Thursday, June 6, 2019

Contrast Paints: Initial Thoughts

The new Contrast Paints are almost here, and I was lucky enough to get an early go at using them as well as a review set to play around with. So what do these new paints bring to the table?

While ago Games Workshop invited myself, as well as a number of other well known painters, to the Studio in Nottingham for a special Painters Weekend. Going into it I had no idea what to expect except that it involved something new for the hobby range. I was definitely blown away when they revealed the Contrast Paint range. The first day they demoed the new paints for us and explained a bit about what they are and can do, but the second day is when we got to take a shot at slinging some of the new paint around.

One of my first impressions was, "This is a lot like how I already paint with the Shades!" Which was great, since it meant I knew exactly what I wanted to do with the paints right away. We had a few test models to work on, and after messing around a bit with the paints in general I decided to try and paint up an entire model using just the new paints and no highlights. I was super happy with how the Skaven Engineer looked in the end and could definitely see pumping out an entire army this way. It was really fast too!

Fast forward to just the other week and I got a set of the new paints in the mail to try out on my own at home. Unfortunately the Contrast Medium and Wraithbone and Grey Seer paints in the pots were delayed slightly, which limited what I could do a bit. I used the Medium on a few of the colors on the Skaven, especially for blending, like on the smoke and tail. Blending with these is going to be super easy. You basically put a bit of the Medium down on the model where you want the fade to be, then put the Contrast color down on the other side of it and use the medium to fade the color out into the basecoat. The smoke on the Skaven is just a single green on top of the Grey Seer basecoat done in this manner and it only took me a minute to do.

I also used the base paints in the pots to tidy up a bit in places, such as re-basing the teeth before painting Skeleton Horde over them. These paints should be with me soon though, most likely later today when I get home! So I'll be able to show you some more advanced stuff in the coming days. Even without these though I was able to do a ton with the Contrast paints just straight out of the pot. I picked a selection of models to try out and primed them all up, some in Wraithbone, some in Grey Seer, and some in Corax White. The first one I decided to try was a Steel Legion guardsmen. This guy was primed Wraithbone. I went through and painted him up with just Contrast paints first and snapped a picture before moving onto some highlights.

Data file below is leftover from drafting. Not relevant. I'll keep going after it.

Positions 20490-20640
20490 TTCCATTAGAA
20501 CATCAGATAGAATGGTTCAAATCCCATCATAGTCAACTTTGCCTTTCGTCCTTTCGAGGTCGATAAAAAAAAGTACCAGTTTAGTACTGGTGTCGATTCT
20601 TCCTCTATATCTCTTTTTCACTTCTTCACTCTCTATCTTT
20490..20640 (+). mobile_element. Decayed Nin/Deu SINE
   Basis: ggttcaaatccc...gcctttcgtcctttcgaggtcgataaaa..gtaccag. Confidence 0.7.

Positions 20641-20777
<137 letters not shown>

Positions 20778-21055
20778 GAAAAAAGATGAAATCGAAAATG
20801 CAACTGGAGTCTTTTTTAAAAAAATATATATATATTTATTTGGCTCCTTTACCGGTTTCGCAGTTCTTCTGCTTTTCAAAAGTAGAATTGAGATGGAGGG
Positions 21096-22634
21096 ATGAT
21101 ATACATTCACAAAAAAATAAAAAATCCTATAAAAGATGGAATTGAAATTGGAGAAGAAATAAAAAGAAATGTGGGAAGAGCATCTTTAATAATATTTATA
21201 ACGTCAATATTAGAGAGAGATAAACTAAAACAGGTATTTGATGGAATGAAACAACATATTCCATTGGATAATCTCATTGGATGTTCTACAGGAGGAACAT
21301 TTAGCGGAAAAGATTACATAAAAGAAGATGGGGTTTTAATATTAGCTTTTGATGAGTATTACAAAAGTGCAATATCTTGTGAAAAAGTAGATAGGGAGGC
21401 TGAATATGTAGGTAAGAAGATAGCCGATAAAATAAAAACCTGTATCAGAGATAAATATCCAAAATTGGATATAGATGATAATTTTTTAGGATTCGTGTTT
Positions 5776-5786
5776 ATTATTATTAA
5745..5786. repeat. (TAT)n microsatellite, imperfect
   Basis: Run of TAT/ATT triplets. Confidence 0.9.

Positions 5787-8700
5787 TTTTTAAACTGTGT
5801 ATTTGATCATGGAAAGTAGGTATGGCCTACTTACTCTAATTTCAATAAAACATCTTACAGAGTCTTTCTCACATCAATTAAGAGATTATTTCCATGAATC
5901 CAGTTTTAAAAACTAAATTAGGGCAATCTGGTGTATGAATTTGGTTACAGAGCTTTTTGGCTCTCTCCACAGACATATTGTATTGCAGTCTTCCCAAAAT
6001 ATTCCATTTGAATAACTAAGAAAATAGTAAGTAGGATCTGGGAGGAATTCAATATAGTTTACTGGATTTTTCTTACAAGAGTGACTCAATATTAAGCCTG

While he looked good with just Contrast, I thought he could use a bit of sharpening up, so I went in for some highlights. The coat is Aggaros Dunes, the leather is Cygor Brown, the gun casing is two coats of Black Templar, the skin is Guilliman Flesh, and the helmet and pants are a 50/50 mix of Creed Camo and Basilicanum Grey, followed by another coat of the grey because I wanted more of a grey green look. Once that was all done I carefully painted in the metal areas with Leadbelcher and gave that a wash of Nuln Oil. You could definitely leave it here if you wanted.

I decided to go back in an give everything a single edge highlight though. This was really pretty simple and really helped sharpen up the model. When I put him next to my Steel Legion officer which I painted the traditional way, he looks slightly different, but not in an extremely noticeable way, especially not when on the table. I feel like this means I could mix and match the styles if I want, painting all of the grunts with Contrast and spending more time layering for the characters.